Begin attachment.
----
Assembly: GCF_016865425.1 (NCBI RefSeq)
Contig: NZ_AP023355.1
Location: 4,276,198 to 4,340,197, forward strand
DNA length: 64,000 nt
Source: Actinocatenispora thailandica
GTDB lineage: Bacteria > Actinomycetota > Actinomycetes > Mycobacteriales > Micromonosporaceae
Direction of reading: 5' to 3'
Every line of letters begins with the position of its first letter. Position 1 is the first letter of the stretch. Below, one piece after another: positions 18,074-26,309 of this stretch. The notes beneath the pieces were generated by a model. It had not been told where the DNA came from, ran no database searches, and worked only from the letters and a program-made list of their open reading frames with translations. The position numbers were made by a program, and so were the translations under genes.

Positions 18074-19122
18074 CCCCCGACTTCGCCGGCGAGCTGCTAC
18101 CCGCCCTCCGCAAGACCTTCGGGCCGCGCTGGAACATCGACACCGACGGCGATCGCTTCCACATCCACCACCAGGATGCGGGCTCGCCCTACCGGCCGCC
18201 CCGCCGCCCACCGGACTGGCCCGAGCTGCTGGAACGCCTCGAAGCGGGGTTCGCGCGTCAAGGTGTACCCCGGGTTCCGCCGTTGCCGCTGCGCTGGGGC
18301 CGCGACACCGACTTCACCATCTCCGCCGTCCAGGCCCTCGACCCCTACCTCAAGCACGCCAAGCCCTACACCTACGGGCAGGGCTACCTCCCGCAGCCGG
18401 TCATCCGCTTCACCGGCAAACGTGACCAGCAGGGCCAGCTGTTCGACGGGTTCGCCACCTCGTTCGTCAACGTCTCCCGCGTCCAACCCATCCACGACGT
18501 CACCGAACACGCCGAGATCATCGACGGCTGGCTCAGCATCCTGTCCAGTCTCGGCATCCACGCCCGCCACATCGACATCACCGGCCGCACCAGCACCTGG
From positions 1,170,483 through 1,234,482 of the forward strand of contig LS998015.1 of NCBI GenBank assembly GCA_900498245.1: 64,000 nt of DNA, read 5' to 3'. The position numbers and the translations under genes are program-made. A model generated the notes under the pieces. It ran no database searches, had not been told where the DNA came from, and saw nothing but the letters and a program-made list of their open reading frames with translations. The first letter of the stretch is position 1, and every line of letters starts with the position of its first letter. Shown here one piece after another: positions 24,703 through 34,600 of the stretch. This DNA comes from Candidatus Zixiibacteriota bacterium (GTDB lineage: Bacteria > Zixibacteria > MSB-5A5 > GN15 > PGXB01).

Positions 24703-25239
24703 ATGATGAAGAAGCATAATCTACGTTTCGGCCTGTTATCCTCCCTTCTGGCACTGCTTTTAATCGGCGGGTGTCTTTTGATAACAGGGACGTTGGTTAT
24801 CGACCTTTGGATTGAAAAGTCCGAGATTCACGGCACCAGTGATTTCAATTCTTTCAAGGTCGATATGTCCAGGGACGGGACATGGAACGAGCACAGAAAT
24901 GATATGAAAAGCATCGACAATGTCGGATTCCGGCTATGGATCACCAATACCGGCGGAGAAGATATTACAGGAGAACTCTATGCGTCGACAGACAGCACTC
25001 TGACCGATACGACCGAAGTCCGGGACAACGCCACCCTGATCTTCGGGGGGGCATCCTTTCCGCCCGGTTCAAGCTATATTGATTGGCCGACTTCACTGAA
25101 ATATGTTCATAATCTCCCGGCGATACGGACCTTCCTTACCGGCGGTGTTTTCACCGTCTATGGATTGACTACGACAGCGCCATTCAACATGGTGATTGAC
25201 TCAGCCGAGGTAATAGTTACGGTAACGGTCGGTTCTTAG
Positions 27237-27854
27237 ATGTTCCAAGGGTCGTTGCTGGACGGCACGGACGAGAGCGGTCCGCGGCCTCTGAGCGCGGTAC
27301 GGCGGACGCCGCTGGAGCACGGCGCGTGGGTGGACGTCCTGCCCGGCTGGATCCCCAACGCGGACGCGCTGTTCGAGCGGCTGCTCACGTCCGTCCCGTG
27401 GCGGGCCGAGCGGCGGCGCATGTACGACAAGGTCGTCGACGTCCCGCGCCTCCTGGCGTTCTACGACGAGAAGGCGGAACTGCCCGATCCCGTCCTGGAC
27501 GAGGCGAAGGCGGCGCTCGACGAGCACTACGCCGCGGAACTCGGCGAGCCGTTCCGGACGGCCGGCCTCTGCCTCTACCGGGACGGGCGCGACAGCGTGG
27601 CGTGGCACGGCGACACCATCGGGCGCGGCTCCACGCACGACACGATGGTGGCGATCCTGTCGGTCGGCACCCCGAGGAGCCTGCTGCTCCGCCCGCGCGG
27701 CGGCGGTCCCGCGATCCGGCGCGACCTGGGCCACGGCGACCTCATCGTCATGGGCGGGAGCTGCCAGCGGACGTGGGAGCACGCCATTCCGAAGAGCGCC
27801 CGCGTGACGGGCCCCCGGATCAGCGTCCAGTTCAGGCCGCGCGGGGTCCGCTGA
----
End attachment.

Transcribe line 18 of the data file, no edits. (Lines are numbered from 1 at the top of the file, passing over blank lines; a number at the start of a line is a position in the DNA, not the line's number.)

24703 ATGATGAAGAAGCATAATCTACGTTTCGGCCTGTTATCCTCCCTTCTGGCACTGCTTTTAATCGGCGGGTGTCTTTTGATAACAGGGACGTTGGTTAT